ironwolf vs wd red power consumption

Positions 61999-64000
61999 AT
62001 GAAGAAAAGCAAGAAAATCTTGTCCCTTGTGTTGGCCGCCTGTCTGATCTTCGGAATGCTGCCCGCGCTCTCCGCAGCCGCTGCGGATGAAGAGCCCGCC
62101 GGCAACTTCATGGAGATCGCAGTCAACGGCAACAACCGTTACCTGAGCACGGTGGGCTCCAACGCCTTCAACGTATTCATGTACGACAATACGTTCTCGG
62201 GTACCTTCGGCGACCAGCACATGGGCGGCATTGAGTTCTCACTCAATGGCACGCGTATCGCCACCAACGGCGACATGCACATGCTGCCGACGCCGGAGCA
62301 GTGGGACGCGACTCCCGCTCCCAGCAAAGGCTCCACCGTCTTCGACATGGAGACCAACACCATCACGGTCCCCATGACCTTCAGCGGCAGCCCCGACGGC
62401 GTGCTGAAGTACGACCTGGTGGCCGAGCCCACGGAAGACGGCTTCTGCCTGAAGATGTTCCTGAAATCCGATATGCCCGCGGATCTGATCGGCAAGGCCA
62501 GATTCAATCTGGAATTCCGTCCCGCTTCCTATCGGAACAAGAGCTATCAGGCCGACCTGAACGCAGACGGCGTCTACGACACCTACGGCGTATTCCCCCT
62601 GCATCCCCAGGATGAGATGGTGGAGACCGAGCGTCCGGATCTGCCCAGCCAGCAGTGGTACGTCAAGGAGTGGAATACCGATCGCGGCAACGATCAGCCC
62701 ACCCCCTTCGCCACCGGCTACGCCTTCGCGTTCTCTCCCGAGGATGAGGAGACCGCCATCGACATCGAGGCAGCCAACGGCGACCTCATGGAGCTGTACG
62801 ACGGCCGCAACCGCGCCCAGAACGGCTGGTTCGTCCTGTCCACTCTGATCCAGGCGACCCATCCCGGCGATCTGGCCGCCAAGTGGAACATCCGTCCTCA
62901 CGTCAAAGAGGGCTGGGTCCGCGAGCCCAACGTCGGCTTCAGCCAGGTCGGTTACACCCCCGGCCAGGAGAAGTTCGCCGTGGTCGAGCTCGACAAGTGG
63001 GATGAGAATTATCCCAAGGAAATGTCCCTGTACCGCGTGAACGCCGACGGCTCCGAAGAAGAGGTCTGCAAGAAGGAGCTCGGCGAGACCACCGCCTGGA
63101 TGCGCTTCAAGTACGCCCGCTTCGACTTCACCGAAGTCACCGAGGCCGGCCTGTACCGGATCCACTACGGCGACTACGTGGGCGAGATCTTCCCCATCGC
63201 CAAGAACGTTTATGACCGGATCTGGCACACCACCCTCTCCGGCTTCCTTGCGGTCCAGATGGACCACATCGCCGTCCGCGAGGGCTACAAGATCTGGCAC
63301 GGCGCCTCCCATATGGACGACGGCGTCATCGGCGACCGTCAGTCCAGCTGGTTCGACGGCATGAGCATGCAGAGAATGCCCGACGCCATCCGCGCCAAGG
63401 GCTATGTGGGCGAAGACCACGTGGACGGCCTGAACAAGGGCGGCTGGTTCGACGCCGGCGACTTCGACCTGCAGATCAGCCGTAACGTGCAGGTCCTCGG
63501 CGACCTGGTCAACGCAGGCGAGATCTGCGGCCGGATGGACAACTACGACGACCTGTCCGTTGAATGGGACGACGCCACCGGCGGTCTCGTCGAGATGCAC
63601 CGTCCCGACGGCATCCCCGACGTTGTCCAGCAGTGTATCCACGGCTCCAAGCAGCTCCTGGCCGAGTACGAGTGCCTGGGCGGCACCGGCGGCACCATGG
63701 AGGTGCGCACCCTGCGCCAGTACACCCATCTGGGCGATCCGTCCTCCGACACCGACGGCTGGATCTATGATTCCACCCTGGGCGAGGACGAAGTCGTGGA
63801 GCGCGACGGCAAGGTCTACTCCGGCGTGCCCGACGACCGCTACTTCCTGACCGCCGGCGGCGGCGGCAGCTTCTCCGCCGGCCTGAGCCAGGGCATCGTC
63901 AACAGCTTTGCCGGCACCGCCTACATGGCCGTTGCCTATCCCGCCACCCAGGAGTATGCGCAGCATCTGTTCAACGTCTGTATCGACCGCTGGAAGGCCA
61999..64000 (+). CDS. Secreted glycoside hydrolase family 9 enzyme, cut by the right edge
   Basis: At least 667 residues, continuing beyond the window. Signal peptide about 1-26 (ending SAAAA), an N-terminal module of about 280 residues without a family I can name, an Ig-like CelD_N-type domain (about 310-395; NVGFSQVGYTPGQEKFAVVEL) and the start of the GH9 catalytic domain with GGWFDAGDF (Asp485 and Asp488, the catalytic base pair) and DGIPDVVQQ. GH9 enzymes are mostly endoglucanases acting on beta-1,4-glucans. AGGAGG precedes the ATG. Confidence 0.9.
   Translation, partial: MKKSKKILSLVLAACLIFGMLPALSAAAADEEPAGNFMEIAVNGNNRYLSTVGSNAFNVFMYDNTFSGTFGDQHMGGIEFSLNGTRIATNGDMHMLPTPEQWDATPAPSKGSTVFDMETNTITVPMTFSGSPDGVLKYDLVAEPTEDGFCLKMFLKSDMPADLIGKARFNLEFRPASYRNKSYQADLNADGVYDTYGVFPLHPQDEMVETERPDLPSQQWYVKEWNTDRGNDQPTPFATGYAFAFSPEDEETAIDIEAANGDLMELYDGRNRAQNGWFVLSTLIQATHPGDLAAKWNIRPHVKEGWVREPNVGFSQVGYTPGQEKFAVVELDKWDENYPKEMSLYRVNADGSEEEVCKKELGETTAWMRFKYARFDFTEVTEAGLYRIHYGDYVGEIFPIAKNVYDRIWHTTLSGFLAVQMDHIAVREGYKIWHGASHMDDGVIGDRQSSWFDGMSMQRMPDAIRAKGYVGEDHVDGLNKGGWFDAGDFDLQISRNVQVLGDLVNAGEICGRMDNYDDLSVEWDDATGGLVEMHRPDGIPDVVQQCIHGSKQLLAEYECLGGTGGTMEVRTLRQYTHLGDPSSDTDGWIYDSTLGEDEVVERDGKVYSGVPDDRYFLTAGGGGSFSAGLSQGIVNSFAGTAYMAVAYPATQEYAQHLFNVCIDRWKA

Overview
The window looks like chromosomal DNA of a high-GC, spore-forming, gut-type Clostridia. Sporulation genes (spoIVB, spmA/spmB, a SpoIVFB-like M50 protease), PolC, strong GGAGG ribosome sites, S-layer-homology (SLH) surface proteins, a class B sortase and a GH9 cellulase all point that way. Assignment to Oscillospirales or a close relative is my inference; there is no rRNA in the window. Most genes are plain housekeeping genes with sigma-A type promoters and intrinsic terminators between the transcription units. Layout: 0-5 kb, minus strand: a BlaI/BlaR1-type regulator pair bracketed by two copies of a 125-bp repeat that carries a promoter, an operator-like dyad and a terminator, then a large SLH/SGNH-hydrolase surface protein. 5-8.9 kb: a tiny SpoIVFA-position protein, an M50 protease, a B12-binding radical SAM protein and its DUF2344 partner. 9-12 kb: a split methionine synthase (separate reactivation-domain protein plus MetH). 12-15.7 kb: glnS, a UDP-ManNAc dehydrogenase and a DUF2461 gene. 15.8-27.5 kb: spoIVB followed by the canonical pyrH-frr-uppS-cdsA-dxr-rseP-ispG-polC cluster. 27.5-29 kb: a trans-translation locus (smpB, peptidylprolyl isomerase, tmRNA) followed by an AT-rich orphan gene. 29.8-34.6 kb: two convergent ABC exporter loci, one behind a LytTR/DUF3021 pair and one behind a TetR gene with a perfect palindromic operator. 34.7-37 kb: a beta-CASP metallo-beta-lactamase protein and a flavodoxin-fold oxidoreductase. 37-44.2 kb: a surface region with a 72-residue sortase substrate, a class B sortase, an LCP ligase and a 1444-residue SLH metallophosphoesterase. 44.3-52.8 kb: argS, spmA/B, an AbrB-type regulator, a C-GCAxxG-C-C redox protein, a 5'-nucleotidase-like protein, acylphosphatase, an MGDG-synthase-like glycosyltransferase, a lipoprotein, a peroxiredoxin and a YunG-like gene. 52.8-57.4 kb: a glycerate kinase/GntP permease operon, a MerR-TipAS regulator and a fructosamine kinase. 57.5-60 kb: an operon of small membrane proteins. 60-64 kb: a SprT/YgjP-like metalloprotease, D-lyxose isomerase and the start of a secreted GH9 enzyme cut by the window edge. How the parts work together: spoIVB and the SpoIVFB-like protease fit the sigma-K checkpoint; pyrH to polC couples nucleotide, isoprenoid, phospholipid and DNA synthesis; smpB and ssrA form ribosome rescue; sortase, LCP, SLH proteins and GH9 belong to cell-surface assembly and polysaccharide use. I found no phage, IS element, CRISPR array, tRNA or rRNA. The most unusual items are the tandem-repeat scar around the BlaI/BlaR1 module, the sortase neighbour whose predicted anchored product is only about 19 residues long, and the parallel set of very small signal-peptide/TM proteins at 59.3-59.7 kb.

Great article as always. People are seeing very poor performance with these SMR drives and Synology as well, even in normal operation. This is the revision of firmware that came on both of our drives. I had such a great week too. More trolls on STH when you get to these mass audience articles. So, if anyone needs to know WHAT INTERNAL DRIVE MODEL they have in their WD EXTERNAL ENCLOSURES, install and COPY PAST the info to the clipboard! Just got off the phone with a Seagate rep. And I’m fuming right now. The RAIDZ resilver test is of particular interest, since the WD Red drive is marketed as a NAS type drive suitable for arrays of up to 8 disks. Testing the WD Red 4TB SMR WD40EFAX Drive. Save my name, email, and website in this browser for the next time I comment. Any chance anyone has a link to that? Either is bad. I think this is the link you are looking for: Period! Would be worthwhile to at least update the following articles with a warning to avoid SMR HDDs when using ZFS:, A great example is WD Red has a slower rotation speed than Seagate IronWolf so you can't transfer files as quickly. This is a a great article. Stupid WD support… ). Ars articles always lack the depth of real reporting, but do provide an entertainment factor and many times the commenters have much more insight (which is what I love finding and reading). Granted, this is a good article that demonstrates what happens when SMR cache is filled and disks don’t have enough idle time to recover, but I doubt this happens a lot in the real life, and your advice to avoid SMR does not follow from the data you’re obtained. I’m fine with the drive makers selling SMR drives. We are using a third party service to manage subscriptions so you can unsubscribe at any time. If you mix drives, the slower ones tend to dictate performance more times than not. The drives perform terrible ever since day 1, causing the whole PC to appear unresponsive for minutes the moment 1 file in the Steam library is rewritten for game updates. And it looks like WD got caught and now have a class-action law suit brewing:, I just ordered 3 WD 4TB Red for a new NAS and had no clue! Clearly the problem is with the label on the drive. That’s why STH is a gem. That 9 day and almost 14-hour rebuild means that using the WD Red 4TB SMR drive inadvertently in an array would lead to your data being vulnerable for around 9 days longer than the WD Red 4TB CMR drive or Seagate IronWolf. Dear Western Digital, you thought you could get away with it because a basic benchmark does not show much difference OR you were not even aware of the issue because you did not test them with RAID., Form to join the class: Still, this is a good indicator of the drive working through its internal data management processes and impacting performance. yes indeed they only compare rebuilding while there is no other access. Generally, each tray can house either a 3.5-inch (desktop) or a 2.5-inch (laptop) drive. Learn how your comment data is processed. When that NAS readiness was put to the test the drive performed spectacularly badly. Had no idea this was a thing but glad I googled it now. I thought it was good in explanation, but it’s odd. Robert – I generally look for low-cost CMR drives, and expect that they will fail on me. Unfortunately, while the SMR WD Red performed respectably in the previous benchmarks, the RAIDZ resilver test proved to be another matter entirely. All I can conclude is “don’t replace failed disks in RAIDZ arrays with SMR disks that just came out of heavy load and did not have time to flush their cache. During this time, scrubs were disabled for the pool and resilvering priority was completely disabled. Even with a new motherboard the problem persisted. For my use, (it was the only 8TB drive on the market for a reasonable price at that time), it works well. I thought it was good in explanation, but it’s odd. The WD Red Pro also has a higher potential cache than the IronWolf … Either is bad. I know I’m being a d!ck here but the video has a much more thorough impact assessment while this is more showing the testing behind what’s being said in the video. Data is written on magnetic tracks that are side-by-side, do not overlap, and write operations on one track do not affect its neighbors. P.S. I’m really frustrated. But great test methodology STH. Purpose built for multi-user NAS environments, IronWolf is perfect for teams needing to store more and work faster. would be interesting to see RAID rebuild time on a more conventional RAID setup. Compare this with the “INFECTED” SMR drive list, and you’re good to go! We say 9 days and we’re understating the problem, which in my mind is the more defensible position. Get the best of STH delivered weekly to your inbox. And upon further investigation I found out that these disks are SMR. Replacing with 1 SMR disk. The short version is that they advise against use of these drives. AFAIK, the SMR Reds support the TRIM command. Why is that? Do I need an expensive CMR (Ironwolf Helium), a “cheaper” SMR Red NAS drive or will a standard barracuda 8TB SMR “Archive Drive suffice”, for Media (Plex) and Photos. Also, if you trim the entire disk (and maybe wait a little), does it return to initial performance? It says look to WD for more information and WD has not, over the course of the ensuing month, provided an update. That’s for sure! CONCLUSION: one more checkbox to check when buying drives, not SMR? hey thanks for the quick reply! They were apologetic, but then they dropped the bombshell: All Seagate 2.5″ drives are SMR, they no longer make 2.5″ PMR drives. According to iXsystems, WD Red SMR drives running firmware revision 82.00A82 can cause the drive to enter a failed state during heavy loads using ZFS. The drives are Seagate Barracuda ST500LM050 drives from the same or similar batch. If you round to nearest day it’s 10 days not 9. There @Patrick is saying how much he loves WD Red (CMR) drives while using this to show why he doesn’t like the SMR drives. In PCMark8, the WD40EFAX manages to outperform the CMR WD40EFRX. I received a phone call from the rep this morning. Red HDD’s performance is close to the Green HDD, power consumption is low, low noise, can be suitable for continuous working, featuring NAS ware technology, this technology offers better … But great test methodology STH. The RAIDZ results were so poor that, in my mind, they overshadow the otherwise decent performance of the drive. Finally a reputable site has covered this. Thanks, Will. They were priced like new WD Red 10TB 😉. We had two main areas of testing. The WD40EFAX is the only SMR drive in the comparison and is the focus of the testing. The drives perform terrible ever since day 1, causing the whole PC to appear unresponsive for minutes the moment 1 file in the Steam library is rewritten for game updates. How BIG is it? When data is written on a SMR drive the data on the overlapping tracks will be affected by the write process as well. I passed this article around our office. In the file copy test, the effects of the slower SMR technology starts to show itself a bit. Top Hardware Components for FreeNAS NAS Servers, Top Hardware Components for pfSense Appliances, Top Hardware Components for napp-it and Solarish NAS Servers, Top Picks for Windows Server 2016 Essentials Hardware, The DIY WordPress Hosting Server Hardware Guide, RAID Reliability Calculator | Simple MTTDL Model, Shingled Magnetic Recording Technologies for Large-Capacity Hard Disk Drives, STH Q2 2020 Update A Letter from the Editor, Microchip NVMe-SAS-4-SATA SmartROC 3200 and SmartIOC 2200 Launched, Marvell NativeRAID NVMe RAID for M.2 Solutions Comes to HPE,,,,,,,, With that said, all of the tested drives were disconnected as soon as their previous benchmarks were complete, and before plugging them back in for use in our test NAS array. Most people do not understand how complex SMR is when data needs to be moved from a bottom shingled track. My use case would just be me and my wife, and once the newborn is at age, perhaps him? That blog was posted after we had already embarked upon this adventure. Since my source had 4 x 4TB WD Red CMRs, using a single 8TB drive for backups was perfect. They go way too in-depth on the technical side, but when you’re looking at it, they did a less good experiment. I second the motion to re-test with Linux MD-RAID. It can be… BUT, before that happens, WD is probably using the most demanding customers / environments to TEST SMR tech so they can DEPLOY them in the bigger capacity DRIVES: 8, 10, 12, 14TB and beyond (do not currently exist). These targeted tests are not designed to be comprehensive, but instead, illuminate any obvious differences between the SMR drive and its CMR competitors. How about that? It is called shingled because the data tracks can be visualized like roofing shingles; they partially overlap each other. Given the significant performance and capability differential between the CMR WD Red and the SMR model, they should be different brands or lines rather than just product numbers. These tests were performed as rapidly as possible to minimize drive idle time between them. I get that it’s not OK to hide what the drive actually uses, but on a Media Server/Backup level ? WTF is that??? Very interesting, very disconcerting. Shucking external drives (which are often SMR) is mentioned on both pages. Great piece STH. (2) WDC WD40EFRX-68N32N0 : 4000,7 GB [2/0/0, sa1] – wd You didn’t address this but now I’ve got a problem. Your video and web are usually much closer to 1 another. I am running a 6×2.5″ 500GB RAID10 array for a total of 3TB for my Steam library. I needed 3 x 10TB drives, I went with barely used open-box HSGT He10 on eBay (all 2019 models with around 1,000 hours usage). Spend a little bit more money for the 54/5600 – 7200 RPM drives that are CRM. Get the best of STH delivered weekly to your inbox. It is indeed a good sign to see STH calling BS when it is… BS. I use ZFS on it, with snapshots, so it actually stores multiple backups. Plus, I’d like to see some stock hardware RAID devices tested along the same lines. That is not a recipe for success. Ektich we load test every drive before we replace them in customer systems to ensure we aren’t using a faulty drive. It’s important that you understand MTBF and solid state drive failure rates before making any type of purchases. But, selling SMR as a NAS drive, AND not clearly labeling it, (like Red Lite), that should be criminal. Reds aren’t cheap either, but they’ve previously been good. First, a simple 125GB file copy to test sequential write speeds outside of the context of a benchmark utility. The systems and capacities used will impact results in different ways. Maybe I’m in the minority here. Paste it to a text editor, and voila!!! If you use WD Red CMR drives, you had class-leading performance in this test but if you bought a WD Red … Based on my time with those drives, I was expecting much poorer results. Testing commenced immediately after the drive prep was completed. This has been the standard technology behind hard drive data storage since the mid-2000s. They are using smaller capacity drives with different NAS systems. They are also not doing a realistic test since it seems they are not putting a workload on the NAS during rebuilds? You didn’t address this but now I’ve got a problem. This is one of the more tricky, and less obvious reliability measurements. Initially it worked reasonably fast, but as time went on, it slowed down. Western Digital 4TB WD Red Pro NAS Internal Hard Drive - 7200 RPM Class, SATA 6 Gb/s, CMR, 256 MB Cache, 3.5" - WD4003FFBX ... and lower power consumption. I’m also happy to see you tried on a second drive. Luke, I had followed the story on blocksandfiles (.com) and this is really good that it landed on STH and then followed by a testing report. Very interesting, very disconcerting. If you watch the video, it’s funny. Just read this bollocks: perhaps hardware raid or Linux mdadm etc, instead of just ZFS. We’ve found it fitting to resurrect this WD Blue, Black, Green, Red, and Purple drive naming scheme explanation. I’m fine with the drive makers selling SMR drives. Learn how your comment data is processed. The drives are Seagate Barracuda ST500LM050 drives from the same or similar batch. I’m also happy to see you tried on a second drive. It’s about time a large highly regarded site stepped in by doing more than just covering what Chris did. The performance of the drive seemed to recover relatively quickly if given even brief periods of inactivity. But you are not showing how long does it take for an array to rebuild under those conditions? Western Digital Red HDD are mainly used in 1 to 5 HDDs small and medium scale NAS residential and small enterprise users. I learned this lesson a few years ago with Seagate SMR drives and a 3ware 9650se. I’d like to say thanks to Seagate for keeping CMR IronWolf. Background: And really nobody (you, too) mentions how inefficient this is in case of power consumption as all the reading and writing while moving the data on a top shingle consumes energy while an CMR drive is sleeping all the time. And for SSD be aware that SSD QLC SSD drives will fall back to about 80MBps transfer rate as soon as you fill the small cache that it has built in. IronWolf vs. IronWolf Pro – Features The biggest difference between the two is this: IronWolf is aimed at Home, SOHO and small business NAS drives with up to 8 drive bays. We can hypothesize that there is a negative impact, but it is better to show it. We utilize a lot of ZFS at STH, so in mid-April 2020 we started a project to see if, indeed, there was a difference. I say this because, WD has the same “infected SMR drives” using the well known PMR tech! When that happens the drive has no choice but to write directly to SMR and invoke a performance penalty. On top of which you badly tried to cover it up before finally facing it up. Compare this with the “INFECTED” SMR drive list, and you’re good to go! If you use WD Red CMR drives, you had class-leading performance in this test but if you bought a WD Red SMR drive, perhaps not understanding the difference, you would have another 9 days of potentially catastrophic data vulnerability. We use ZFS heavily and many of our readers do as well. Yes, there is an array running here, due to the brilliance of picking drives from different production runs and vendors, that has half SMR and half CMR.